Complicity: How the North Promoted, Prolonged, and Profited from Slavery

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The North is popularly considered the catalyst of the abolitionist movement in antebellum America and is often glorified in its struggle against slavery; however, a lesser-known installment of the Northern involvement during this era is one of its complicity in the development of a “science” of race that helped to rationalize and justify slavery and racism throughout America. The economic livelihood of the North was dependent on the fruits of slave labor and thus the North, albeit with some reluctance, inherently conceded to tolerate slavery and moreover embarked on a quest to sustain and legitimize the institution through scientific research. Racism began to progress significantly following the American Revolution after which Thomas …show more content…
[…] If a farmer wanted to expand operations, he required the deep pockets of Northern banks to lend him the money to buy additional equipment, as well as additional labor. (13)

Northerners adopted theories of black inferiority and sought to rationalize them in an attempt to continue industrial advancement and maintain fiduciary wellness. Black inferiority and racial prejudicial sentiments germinated and were validated in an article written by Thomas Jefferson entitled Notes on the State of Virginia, a work that marked the inauguration of racial science. In these notes, Jefferson declared that blacks were unchangeably inferior in both mind and body.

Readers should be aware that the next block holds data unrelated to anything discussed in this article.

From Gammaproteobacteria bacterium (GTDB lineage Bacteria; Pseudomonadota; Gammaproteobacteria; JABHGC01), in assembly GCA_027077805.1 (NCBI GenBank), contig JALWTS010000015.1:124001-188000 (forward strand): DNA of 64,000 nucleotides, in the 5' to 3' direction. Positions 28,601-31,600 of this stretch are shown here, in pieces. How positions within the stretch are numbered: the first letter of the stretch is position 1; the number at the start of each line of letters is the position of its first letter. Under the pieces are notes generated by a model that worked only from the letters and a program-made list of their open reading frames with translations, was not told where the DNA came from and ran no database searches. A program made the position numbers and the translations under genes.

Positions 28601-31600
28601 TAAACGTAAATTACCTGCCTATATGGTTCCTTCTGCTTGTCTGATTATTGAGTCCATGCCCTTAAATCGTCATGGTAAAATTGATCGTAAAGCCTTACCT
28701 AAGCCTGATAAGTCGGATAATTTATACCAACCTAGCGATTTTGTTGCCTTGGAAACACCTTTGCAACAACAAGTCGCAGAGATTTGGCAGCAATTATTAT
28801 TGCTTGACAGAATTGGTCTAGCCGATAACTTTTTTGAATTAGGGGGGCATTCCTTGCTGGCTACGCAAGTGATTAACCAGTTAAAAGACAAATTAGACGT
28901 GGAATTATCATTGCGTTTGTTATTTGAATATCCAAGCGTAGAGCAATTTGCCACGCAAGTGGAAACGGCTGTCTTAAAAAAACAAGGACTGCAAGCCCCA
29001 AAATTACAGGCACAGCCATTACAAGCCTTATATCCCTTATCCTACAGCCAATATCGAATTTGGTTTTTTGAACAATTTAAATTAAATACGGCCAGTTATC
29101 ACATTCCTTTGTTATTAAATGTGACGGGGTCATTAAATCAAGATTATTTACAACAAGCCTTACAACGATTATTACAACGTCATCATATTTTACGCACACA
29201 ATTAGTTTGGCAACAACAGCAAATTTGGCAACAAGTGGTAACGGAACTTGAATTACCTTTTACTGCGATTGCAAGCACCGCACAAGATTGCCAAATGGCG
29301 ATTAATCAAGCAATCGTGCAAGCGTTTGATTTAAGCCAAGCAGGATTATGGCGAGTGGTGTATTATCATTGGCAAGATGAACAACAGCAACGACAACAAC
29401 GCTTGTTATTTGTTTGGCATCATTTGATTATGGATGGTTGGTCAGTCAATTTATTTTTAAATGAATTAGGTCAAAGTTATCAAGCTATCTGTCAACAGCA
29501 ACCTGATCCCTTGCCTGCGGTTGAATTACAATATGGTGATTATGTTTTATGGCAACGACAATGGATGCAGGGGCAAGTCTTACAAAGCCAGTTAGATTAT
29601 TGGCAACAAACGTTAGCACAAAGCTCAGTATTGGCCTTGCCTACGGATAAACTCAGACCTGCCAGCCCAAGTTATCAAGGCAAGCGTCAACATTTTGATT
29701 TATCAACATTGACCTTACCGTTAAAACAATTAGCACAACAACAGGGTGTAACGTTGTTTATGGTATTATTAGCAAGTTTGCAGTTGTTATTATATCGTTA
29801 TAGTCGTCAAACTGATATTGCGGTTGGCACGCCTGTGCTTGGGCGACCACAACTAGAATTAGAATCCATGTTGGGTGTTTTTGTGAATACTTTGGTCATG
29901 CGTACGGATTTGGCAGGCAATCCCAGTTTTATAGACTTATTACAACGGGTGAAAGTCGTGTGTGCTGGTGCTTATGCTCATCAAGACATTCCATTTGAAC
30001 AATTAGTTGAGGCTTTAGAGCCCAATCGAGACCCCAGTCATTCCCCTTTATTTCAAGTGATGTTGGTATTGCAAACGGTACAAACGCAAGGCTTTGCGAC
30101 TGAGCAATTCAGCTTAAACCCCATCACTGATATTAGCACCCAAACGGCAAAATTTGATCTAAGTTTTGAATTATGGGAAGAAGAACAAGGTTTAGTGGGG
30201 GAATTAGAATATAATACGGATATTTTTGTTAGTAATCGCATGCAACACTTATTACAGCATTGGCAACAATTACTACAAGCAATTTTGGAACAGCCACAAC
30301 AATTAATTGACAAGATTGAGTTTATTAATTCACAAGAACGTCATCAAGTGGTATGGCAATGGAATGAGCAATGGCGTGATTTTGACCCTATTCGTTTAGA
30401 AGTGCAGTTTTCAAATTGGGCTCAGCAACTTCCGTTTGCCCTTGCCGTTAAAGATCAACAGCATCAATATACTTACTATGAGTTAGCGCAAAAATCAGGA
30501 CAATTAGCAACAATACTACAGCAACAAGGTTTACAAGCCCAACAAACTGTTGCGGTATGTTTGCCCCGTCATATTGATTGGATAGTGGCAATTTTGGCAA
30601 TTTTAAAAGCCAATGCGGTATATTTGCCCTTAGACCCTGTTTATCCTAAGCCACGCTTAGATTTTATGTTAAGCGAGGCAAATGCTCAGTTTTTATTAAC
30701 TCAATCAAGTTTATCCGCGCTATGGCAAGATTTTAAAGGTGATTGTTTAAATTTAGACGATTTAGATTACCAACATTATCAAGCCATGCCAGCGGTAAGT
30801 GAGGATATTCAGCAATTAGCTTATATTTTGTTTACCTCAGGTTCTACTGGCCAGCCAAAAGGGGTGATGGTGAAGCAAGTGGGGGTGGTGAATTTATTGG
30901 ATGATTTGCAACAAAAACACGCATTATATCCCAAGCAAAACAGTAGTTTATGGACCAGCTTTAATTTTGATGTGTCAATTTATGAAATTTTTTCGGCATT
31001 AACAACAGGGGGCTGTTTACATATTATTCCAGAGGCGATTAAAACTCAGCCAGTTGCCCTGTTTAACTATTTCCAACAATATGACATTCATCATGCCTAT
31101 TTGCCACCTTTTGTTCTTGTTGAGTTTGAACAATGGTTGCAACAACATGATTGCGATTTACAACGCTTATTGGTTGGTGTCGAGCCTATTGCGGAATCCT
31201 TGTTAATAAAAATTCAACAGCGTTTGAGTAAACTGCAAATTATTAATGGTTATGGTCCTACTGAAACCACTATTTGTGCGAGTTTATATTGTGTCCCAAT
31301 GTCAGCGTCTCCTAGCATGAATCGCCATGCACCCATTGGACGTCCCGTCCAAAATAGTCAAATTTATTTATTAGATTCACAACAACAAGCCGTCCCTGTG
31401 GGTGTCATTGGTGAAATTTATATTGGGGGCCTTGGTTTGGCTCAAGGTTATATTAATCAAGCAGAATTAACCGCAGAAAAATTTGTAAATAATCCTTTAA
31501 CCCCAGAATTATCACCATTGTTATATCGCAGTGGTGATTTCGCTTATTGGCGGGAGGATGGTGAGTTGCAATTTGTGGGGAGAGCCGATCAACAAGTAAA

In the midst of a long passage on black people in his Notes on the State of Virginia, Thomas Jefferson (who sniffed that [Phyllis] Wheatley’s poetry was “below the dignity of criticism”) proposed that black inferiority- “in the endowment of both body and mind”- might be an unchangeable law of nature. (181)

The famous work attracted scholars from colleges in the North who would expand upon Jefferson’s approach to racial science and anneal the theory that black people were subhuman.
Ensuing Jefferson’s doctrine, racial science developed rapidly with the accrual of select Northern scientists whose goal was to further the boundaries of ethnology and phrenology. The most influential of these scientists were Samuel George Morton and his two cohorts Josiah Nott and Louis Agassiz; Morton launched a study

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